Sacramento’s rally from down 20 fell short as the Milwaukee Bucks survived a scare to win, 109-104, Saturday night at BMO Harris Bradley Center.
After a bad start, the Kings bench kept the game competitive, led by Zach Randolph with 22 points, Buddy Hield (19 points) and Frank Mason III (13 points). It was Randolph’s first time coming off the bench this season. It was the second time Sacramento (7-16) lost to the Bucks this week after being defeated handily at Golden 1 Center on Tuesday.
Willie Cauley-Stein left the game in the second quarter with a lower back strain.
Giannis Antetokounmpo led Milwaukee (12-9) with 33 points and 13 rebounds. The Bucks also attempted (42) and made (35) the most free throws of any Kings opponent this season. The Kings were called for a season-high 28 fouls.
Here are three takeaways from the game:
Sometimes a lineup change doesn’t work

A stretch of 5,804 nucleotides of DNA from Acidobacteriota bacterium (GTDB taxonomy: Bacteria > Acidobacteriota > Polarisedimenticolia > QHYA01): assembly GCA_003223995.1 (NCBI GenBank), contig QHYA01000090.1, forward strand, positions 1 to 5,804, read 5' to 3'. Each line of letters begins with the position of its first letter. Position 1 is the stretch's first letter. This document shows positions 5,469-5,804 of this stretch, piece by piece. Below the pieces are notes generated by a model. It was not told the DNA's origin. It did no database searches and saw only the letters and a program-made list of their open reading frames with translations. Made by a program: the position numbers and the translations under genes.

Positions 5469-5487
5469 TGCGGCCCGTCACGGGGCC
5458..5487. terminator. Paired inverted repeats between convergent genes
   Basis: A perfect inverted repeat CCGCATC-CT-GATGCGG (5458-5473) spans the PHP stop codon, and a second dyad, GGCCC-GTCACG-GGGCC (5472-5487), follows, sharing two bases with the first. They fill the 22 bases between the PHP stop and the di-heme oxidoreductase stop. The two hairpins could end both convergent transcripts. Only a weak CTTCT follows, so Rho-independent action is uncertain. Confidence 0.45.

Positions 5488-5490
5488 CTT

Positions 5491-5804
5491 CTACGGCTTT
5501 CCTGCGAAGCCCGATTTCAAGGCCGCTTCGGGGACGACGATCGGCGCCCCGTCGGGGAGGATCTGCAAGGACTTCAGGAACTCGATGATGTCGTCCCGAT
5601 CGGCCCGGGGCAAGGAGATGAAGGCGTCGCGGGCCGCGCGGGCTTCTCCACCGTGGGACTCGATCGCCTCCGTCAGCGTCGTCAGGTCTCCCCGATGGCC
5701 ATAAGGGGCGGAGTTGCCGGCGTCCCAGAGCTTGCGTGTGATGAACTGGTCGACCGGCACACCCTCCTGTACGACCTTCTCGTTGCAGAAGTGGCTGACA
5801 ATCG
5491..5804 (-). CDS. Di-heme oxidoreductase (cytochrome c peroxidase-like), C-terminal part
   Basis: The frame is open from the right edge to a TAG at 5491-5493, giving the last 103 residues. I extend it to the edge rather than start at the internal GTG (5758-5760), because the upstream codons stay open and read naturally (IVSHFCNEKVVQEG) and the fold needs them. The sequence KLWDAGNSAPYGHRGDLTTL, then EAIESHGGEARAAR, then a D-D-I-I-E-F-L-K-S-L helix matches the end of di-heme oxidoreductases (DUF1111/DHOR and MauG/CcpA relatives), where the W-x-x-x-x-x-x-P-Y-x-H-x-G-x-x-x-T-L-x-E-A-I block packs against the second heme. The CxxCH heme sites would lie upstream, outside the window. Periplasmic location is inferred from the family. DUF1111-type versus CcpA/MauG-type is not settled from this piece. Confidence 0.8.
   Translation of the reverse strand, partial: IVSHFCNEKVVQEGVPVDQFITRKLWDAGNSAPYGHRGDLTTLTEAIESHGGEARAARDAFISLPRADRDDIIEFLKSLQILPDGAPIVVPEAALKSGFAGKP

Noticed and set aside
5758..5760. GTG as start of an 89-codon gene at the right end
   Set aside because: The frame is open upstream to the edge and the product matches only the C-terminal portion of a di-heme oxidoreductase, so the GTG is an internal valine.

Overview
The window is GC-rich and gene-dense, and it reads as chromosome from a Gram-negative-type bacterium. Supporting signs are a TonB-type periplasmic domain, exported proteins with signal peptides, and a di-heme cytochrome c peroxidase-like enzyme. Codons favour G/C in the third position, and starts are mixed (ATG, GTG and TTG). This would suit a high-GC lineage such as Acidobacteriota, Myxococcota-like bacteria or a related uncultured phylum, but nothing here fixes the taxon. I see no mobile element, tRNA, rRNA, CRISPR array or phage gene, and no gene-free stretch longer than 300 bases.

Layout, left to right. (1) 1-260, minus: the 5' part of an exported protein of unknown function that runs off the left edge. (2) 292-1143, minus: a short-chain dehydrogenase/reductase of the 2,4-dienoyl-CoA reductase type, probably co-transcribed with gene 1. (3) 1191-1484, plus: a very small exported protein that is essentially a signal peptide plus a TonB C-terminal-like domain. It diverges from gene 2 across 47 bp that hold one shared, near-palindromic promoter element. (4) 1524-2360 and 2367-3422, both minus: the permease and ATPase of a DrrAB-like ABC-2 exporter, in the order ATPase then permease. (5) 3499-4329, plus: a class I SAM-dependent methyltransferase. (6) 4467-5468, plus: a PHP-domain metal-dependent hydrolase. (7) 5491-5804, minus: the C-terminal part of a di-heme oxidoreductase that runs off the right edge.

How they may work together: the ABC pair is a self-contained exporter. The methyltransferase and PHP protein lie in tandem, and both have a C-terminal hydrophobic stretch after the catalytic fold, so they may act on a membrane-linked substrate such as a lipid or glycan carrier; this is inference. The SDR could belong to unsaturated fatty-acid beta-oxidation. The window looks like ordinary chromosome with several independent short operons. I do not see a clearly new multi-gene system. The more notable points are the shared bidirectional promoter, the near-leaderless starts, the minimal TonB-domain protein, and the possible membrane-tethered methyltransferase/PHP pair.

The Kings started Cauley-Stein and Kosta Koufos on Saturday, presumably to deal with the length of Milwaukee, which was a problem in Tuesday’s lopsided loss in Sacramento.
The Kings were quickly down 14-0 and the entire starting lineup had been benched. The second unit, led by Randolph and Hield, got the Kings back into the game.
Kings coach Dave Joerger was smart not to waste too much time getting the starters out as they looked completely lost to start the game.
Cauley-Stein’s injury and Skal Labissiere’s foul trouble allowed for one of Sacramento’s two-way players, JaKarr Sampson, to receive significant playing time.
Sampson’s energy and enthusiasm, the same traits he showed in summer league, jumped out as he played with urgency even as the Kings trailed by double digits.
The Kings need more players to play like that when Sampson isn’t with them and is instead with the Reno Bighorns. It was refreshing to watch a player and know he would play like that every minute he’s on the floor.
Who can you trust?
Randolph is emerging as the Kings’ most reliable player. He’s Sacramento’s leading scorer and rebounder this season and the one player the Kings know they can go to when things get shaky.
Sure, this season is supposed to be about young players, but don’t tell Randolph he’s supposed to be coasting now at age 36. He laughs at the notion he’s too old to make an immediate impact, and there’s no reason not to believe that on this team.